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Is it Better to Rent or Buy a Home?

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Let's face facts: We're no spring chickens anymore. We can't keep hobnobbing or rubbing elbows with the neighborhood youngsters forever. In fact, those teens and twenty-somethings seem more grating with each passing year.

It might just be time to relocate to a quieter town. Leave the hustle and bustle of a large city to the saplings and maybe settle into a suburb. The slower pace and lack of subterranean sardine cans would probably do wonders for one's lifespan.

But the question remains: "Should I rent or buy?"

With the housing market still on shaky ground, one might assume that there are some pretty amazing deals out there. But that doesn't necessarily mean buying is the best option.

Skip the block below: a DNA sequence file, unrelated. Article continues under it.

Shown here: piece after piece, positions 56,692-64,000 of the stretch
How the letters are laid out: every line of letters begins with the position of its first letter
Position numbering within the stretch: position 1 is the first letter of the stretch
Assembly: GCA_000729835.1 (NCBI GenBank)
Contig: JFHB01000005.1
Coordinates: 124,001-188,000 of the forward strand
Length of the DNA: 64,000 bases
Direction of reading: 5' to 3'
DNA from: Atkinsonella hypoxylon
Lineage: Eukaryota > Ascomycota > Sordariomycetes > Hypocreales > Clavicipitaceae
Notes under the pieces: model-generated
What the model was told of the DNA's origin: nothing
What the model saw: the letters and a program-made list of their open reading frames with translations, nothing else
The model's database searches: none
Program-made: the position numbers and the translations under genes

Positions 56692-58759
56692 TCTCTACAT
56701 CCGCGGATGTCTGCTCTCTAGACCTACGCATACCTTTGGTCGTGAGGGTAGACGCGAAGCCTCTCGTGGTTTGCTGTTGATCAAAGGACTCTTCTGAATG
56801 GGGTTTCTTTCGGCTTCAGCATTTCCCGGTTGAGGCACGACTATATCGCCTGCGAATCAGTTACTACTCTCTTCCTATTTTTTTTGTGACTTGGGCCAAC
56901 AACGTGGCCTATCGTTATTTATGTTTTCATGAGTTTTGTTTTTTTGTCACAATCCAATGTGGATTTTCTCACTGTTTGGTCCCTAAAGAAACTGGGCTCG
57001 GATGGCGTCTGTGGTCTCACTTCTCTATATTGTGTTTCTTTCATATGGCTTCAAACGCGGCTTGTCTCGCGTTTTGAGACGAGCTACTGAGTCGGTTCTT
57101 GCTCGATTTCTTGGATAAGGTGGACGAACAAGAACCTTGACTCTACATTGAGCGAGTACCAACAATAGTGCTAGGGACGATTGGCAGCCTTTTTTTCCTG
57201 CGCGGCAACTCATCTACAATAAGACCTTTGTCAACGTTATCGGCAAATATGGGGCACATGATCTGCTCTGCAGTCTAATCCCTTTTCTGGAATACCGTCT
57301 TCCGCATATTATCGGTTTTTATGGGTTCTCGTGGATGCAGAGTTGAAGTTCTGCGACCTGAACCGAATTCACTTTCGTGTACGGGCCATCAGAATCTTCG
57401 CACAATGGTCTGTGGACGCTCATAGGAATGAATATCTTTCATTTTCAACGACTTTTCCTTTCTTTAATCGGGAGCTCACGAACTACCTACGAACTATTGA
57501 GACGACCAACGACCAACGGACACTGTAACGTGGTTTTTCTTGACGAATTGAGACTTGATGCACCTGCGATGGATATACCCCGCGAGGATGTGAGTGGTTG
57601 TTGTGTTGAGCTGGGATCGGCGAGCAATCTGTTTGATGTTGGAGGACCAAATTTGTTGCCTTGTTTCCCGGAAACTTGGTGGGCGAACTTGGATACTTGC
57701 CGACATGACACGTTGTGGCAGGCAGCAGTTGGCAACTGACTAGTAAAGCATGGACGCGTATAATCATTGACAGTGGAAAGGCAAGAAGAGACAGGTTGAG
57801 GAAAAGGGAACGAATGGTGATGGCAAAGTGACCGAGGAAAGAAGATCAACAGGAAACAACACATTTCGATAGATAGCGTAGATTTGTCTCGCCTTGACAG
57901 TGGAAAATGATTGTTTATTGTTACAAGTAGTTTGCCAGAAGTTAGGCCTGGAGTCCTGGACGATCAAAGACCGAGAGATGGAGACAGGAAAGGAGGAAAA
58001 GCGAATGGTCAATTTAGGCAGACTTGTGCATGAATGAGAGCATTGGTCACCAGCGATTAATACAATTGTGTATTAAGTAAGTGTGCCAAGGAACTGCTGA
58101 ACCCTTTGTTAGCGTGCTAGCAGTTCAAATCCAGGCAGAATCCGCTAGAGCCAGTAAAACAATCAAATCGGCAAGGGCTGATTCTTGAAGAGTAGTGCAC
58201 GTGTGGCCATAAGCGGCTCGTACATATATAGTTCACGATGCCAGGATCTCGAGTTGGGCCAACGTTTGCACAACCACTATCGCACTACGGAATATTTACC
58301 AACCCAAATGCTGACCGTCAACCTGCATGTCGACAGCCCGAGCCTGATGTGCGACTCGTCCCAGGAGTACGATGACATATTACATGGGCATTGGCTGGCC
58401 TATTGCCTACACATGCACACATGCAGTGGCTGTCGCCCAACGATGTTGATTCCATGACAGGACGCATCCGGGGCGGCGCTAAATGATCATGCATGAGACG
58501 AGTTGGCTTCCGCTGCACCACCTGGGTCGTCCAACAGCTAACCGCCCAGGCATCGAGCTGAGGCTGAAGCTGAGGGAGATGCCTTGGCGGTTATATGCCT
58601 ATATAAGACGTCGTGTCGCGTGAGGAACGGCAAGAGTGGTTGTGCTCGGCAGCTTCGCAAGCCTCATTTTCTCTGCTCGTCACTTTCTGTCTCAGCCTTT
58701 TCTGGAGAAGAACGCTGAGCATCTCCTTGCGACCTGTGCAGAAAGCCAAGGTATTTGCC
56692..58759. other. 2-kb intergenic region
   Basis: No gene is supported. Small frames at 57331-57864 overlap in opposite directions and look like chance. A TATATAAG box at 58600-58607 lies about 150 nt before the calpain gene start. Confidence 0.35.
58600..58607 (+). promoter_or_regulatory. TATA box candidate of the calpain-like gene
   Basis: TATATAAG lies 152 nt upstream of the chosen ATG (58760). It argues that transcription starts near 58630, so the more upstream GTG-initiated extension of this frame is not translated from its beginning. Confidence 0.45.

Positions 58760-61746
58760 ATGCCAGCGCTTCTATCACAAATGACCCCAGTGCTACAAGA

Real estate search site Trulia crunched some numbers and developed a web app which breaks down the Rent vs. Buy question for America's 50 largest cities.

As you can see from the map, there's virtually no logical reason why someone should be buying in New York City. However, you're much better off buying a two bedroom apartment or condo in Miami.

Trulia derived its system by comparing the median list price and the median rent in each of the 50 cities. If the list price was more than 20 times a year's worth of rent, your best option is to rent. If it was less than 16 times, you may want to consider buying. Based on the map, ol' Gotham is the worst place to buy and Las Vegas was the worst place to rent.

Below the map, Trulia also included graphs for unemployment, foreclosures, and job growth. Also a handy to tool to cross-reference the likelihood of a new career in Fresno. Answer: Outlook not so good.

Overall, it's a nice web app the peruse should you want to remain in a metropolitan area. So if a shack up in Montana is more your speed, you'll have to consult a different site.
POSITION:  No positions in stocks mentioned.